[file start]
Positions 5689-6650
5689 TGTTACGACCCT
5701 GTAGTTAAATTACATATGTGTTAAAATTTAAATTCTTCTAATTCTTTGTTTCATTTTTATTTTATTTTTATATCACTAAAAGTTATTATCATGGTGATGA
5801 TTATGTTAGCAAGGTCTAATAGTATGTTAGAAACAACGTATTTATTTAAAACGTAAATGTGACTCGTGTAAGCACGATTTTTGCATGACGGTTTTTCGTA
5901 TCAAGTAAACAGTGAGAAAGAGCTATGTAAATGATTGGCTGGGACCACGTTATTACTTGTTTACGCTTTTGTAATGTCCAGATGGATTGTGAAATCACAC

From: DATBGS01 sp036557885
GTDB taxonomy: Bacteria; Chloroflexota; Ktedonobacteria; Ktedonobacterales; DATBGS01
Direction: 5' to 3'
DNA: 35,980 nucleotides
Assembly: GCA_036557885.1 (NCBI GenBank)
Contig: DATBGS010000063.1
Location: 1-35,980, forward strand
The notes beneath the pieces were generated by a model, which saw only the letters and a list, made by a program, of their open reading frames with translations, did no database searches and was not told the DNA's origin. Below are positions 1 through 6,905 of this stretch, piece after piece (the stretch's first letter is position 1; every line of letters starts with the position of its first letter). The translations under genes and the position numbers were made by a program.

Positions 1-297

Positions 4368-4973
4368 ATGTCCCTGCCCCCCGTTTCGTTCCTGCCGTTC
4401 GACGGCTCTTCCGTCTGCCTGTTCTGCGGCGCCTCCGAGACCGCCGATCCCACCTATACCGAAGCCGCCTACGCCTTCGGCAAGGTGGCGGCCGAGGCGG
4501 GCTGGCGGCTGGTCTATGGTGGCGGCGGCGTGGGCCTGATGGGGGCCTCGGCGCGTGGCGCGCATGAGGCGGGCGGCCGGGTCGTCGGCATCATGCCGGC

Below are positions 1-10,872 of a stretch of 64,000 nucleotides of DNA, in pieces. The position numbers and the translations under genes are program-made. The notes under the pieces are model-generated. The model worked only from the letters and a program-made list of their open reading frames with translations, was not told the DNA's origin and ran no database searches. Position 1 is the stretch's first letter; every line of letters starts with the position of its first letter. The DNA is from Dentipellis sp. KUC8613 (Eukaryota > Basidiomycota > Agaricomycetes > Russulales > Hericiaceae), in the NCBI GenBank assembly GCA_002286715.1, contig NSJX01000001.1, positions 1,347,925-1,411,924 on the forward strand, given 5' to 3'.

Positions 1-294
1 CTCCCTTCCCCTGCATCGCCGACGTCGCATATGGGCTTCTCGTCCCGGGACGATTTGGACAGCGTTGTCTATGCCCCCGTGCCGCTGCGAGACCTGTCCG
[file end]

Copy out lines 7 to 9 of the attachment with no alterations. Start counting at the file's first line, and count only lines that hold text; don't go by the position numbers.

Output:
GTDB taxonomy: Bacteria; Chloroflexota; Ktedonobacteria; Ktedonobacterales; DATBGS01
Direction: 5' to 3'
DNA: 35,980 nucleotides